Without light, it’s pretty much impossible to take photos. However, by playing with the amount of light and its use when shooting photographs, you can capture amazing shots like the ones featured in this week’s blog.
Christopher Wilson is a photographer and advertising creative with an assorted portfolio full of branding campaigns, rolling landscapes, motion photography, and striking portraits. Wilson’s Gold-winning portrait series, “Fallen Light” (above), centers around its subject Kennedi Carter, a fellow photographer who Wilson admires for her insight and ability to capture the world around her. As the series’ main theme, Wilson describes how in a world where we are constantly faced with bleak news, it’s crucial to seek happiness, hope, and light in all of the darkness. “I believe this to the marrow of my bones. As Pablo Neruda so eloquently implored, ‘We must sit at the rim of the darkness and fish for the fallen light with patience.’”
Taking the poet’s words into practice, Wilson used his camera as his fishing pole and found light in Kennedi Carter, who at 22 is the youngest photographer to ever have her work featured on the cover of Vogue. However, it’s Carter’s personal work that Wilson finds utterly captivating. Using her art as an outlet for personal expression, Carter explores the black experience through her photography, whether that be “skin, texture, trauma peace, love, or community.” The three photos of the series feature beautiful shots of Carter where she glows in each photo, her light purple hair, skin, and floral accessories standing out against the deep hues of the blue background and shadowy surroundings.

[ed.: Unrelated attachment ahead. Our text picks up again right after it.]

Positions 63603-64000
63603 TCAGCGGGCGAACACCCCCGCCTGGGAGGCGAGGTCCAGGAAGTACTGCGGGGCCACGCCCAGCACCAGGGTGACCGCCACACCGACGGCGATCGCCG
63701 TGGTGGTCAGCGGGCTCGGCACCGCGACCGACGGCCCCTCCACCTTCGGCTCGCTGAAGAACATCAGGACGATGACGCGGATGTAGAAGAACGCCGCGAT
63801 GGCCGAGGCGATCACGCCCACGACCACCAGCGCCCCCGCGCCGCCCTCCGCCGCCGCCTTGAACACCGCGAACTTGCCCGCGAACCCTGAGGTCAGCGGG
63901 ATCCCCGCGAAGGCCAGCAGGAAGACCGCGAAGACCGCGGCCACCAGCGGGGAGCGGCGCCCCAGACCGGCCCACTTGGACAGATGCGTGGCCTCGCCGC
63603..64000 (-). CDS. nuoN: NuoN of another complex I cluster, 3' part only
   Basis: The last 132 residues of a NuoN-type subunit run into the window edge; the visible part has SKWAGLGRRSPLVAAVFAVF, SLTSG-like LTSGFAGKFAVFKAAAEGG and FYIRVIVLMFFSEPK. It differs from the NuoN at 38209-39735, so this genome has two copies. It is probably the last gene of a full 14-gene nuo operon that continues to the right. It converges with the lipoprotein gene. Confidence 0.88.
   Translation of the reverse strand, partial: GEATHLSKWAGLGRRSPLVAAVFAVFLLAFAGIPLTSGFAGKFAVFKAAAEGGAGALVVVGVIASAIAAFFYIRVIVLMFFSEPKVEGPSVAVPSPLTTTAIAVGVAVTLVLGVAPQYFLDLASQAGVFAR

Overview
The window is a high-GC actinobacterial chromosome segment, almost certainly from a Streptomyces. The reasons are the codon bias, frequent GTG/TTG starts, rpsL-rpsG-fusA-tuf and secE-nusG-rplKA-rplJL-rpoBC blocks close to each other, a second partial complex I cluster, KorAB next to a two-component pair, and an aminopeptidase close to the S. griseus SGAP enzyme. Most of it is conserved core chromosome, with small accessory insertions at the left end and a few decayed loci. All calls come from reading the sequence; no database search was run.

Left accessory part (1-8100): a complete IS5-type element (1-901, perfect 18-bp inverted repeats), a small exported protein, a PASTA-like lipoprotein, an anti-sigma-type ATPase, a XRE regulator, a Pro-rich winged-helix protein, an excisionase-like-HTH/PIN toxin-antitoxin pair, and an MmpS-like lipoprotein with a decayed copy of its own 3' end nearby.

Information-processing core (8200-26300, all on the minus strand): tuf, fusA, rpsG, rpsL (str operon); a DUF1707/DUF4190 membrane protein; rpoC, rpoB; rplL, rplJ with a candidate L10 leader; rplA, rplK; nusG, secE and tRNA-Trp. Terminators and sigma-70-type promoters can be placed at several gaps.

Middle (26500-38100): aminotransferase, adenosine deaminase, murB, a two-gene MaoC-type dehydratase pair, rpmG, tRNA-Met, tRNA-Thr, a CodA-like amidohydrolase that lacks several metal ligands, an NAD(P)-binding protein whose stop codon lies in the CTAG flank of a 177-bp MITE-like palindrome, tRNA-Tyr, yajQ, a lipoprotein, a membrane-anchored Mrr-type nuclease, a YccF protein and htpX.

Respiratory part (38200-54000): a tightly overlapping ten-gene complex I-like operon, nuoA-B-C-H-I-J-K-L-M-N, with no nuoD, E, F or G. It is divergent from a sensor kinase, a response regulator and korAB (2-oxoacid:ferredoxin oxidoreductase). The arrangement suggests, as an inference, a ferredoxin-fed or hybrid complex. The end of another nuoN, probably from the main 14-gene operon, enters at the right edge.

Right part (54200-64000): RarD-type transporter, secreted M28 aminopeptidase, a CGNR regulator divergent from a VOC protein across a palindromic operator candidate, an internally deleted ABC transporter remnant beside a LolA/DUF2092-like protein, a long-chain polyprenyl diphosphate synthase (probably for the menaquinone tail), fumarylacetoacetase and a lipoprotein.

“The Remuda” (above) is a Silver-winning photograph taken by Idaho-based photographer Andy Anderson, who was inspired to begin his career in photography after discovering John Huet’s work in a copy of Communication Arts. Since then, Anderson has embarked on a path of his own, working hard and improving his craft, which has allowed him to make his mark in the editorial and fine arts fields. Drawn to the beauty of different places and people with unique stories, Anderson enjoys taking portraits and turning the outdoors, sporting life, and the western lifestyle into fascinating images. This passion soon lead Anderson to Argentina, where he captured the stunning sight of gauchos – the equivalent of South American cowboys – bringing remade horses into a corral. Taken at an angle just below the thundering horses, the photograph transports the viewer to the scene where they can nearly hear and feel the horses’ feet against the ground as they hurry past.
To see more Photography Annual 2022 winners, click here. To enter our 2023 Photography competition, click here.